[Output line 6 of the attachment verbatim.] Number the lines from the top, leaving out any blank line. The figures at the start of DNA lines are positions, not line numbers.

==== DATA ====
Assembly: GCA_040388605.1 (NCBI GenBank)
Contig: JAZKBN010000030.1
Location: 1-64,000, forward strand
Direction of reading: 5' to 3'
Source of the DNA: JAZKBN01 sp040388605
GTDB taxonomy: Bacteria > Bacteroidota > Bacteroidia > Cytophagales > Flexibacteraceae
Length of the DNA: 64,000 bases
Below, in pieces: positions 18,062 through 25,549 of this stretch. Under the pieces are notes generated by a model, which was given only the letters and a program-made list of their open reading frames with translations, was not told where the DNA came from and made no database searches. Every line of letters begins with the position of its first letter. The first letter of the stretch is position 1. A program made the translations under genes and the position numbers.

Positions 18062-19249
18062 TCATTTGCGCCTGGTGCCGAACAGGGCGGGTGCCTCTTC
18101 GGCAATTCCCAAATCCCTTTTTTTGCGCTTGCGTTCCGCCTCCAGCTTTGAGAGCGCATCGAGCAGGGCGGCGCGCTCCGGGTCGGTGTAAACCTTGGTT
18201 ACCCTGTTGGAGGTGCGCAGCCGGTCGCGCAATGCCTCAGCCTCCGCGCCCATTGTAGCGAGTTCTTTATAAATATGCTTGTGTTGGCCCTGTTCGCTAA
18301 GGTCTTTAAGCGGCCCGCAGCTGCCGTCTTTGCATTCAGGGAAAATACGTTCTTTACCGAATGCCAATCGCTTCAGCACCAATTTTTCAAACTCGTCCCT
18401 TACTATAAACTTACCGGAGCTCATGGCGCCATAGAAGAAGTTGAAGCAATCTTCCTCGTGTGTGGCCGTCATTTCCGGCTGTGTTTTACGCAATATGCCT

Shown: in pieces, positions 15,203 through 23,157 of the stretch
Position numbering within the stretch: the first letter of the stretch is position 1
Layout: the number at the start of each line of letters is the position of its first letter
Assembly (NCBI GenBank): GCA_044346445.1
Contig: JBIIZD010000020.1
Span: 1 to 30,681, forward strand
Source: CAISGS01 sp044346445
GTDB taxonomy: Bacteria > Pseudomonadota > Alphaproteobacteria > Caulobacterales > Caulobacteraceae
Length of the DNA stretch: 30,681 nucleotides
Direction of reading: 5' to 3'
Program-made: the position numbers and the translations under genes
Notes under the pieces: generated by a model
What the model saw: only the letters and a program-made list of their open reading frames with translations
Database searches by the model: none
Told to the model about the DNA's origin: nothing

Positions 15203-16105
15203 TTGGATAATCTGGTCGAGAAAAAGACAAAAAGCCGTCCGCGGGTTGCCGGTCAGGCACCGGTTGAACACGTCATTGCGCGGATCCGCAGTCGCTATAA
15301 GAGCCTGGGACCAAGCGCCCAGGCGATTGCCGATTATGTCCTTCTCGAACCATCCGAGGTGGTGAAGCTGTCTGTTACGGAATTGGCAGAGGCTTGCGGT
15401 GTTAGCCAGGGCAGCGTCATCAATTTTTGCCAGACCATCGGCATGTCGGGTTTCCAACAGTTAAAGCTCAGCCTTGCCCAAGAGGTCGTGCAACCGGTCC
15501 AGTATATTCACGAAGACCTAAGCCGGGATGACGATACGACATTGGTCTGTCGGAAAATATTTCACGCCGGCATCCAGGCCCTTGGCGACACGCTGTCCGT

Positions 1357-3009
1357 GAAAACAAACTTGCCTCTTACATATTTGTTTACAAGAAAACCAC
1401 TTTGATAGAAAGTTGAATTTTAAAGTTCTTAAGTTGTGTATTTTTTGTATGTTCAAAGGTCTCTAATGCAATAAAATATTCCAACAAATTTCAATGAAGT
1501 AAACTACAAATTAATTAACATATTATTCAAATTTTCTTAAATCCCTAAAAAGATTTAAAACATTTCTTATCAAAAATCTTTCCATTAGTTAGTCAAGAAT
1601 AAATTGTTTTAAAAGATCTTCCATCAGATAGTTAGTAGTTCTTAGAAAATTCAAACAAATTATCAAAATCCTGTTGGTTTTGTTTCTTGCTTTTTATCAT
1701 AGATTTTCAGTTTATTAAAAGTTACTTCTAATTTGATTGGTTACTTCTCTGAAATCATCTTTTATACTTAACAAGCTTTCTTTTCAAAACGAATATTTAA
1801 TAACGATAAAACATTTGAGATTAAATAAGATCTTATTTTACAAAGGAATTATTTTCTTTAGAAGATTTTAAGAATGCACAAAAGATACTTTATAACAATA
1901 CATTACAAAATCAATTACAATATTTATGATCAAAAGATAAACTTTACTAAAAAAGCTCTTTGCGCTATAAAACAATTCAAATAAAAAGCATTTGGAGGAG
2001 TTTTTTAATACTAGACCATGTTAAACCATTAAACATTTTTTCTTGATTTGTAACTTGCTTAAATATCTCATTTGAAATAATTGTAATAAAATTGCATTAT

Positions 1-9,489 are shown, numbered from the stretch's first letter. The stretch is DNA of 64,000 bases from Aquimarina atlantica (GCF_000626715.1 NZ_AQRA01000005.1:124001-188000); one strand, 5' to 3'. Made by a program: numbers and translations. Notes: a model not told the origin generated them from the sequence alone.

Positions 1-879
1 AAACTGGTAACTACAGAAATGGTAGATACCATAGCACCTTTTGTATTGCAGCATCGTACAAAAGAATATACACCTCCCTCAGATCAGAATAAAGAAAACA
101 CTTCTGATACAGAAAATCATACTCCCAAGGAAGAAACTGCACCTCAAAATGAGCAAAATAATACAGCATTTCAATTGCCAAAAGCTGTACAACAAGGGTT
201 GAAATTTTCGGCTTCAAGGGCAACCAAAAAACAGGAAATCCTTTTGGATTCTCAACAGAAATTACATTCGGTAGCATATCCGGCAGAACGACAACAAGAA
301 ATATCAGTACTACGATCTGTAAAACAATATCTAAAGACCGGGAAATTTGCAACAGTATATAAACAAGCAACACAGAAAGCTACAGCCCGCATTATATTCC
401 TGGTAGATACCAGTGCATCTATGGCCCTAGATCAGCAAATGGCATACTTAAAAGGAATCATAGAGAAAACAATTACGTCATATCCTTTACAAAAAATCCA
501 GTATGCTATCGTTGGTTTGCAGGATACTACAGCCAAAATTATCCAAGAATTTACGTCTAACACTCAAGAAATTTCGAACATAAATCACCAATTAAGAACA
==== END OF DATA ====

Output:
GTDB taxonomy: Bacteria > Bacteroidota > Bacteroidia > Cytophagales > Flexibacteraceae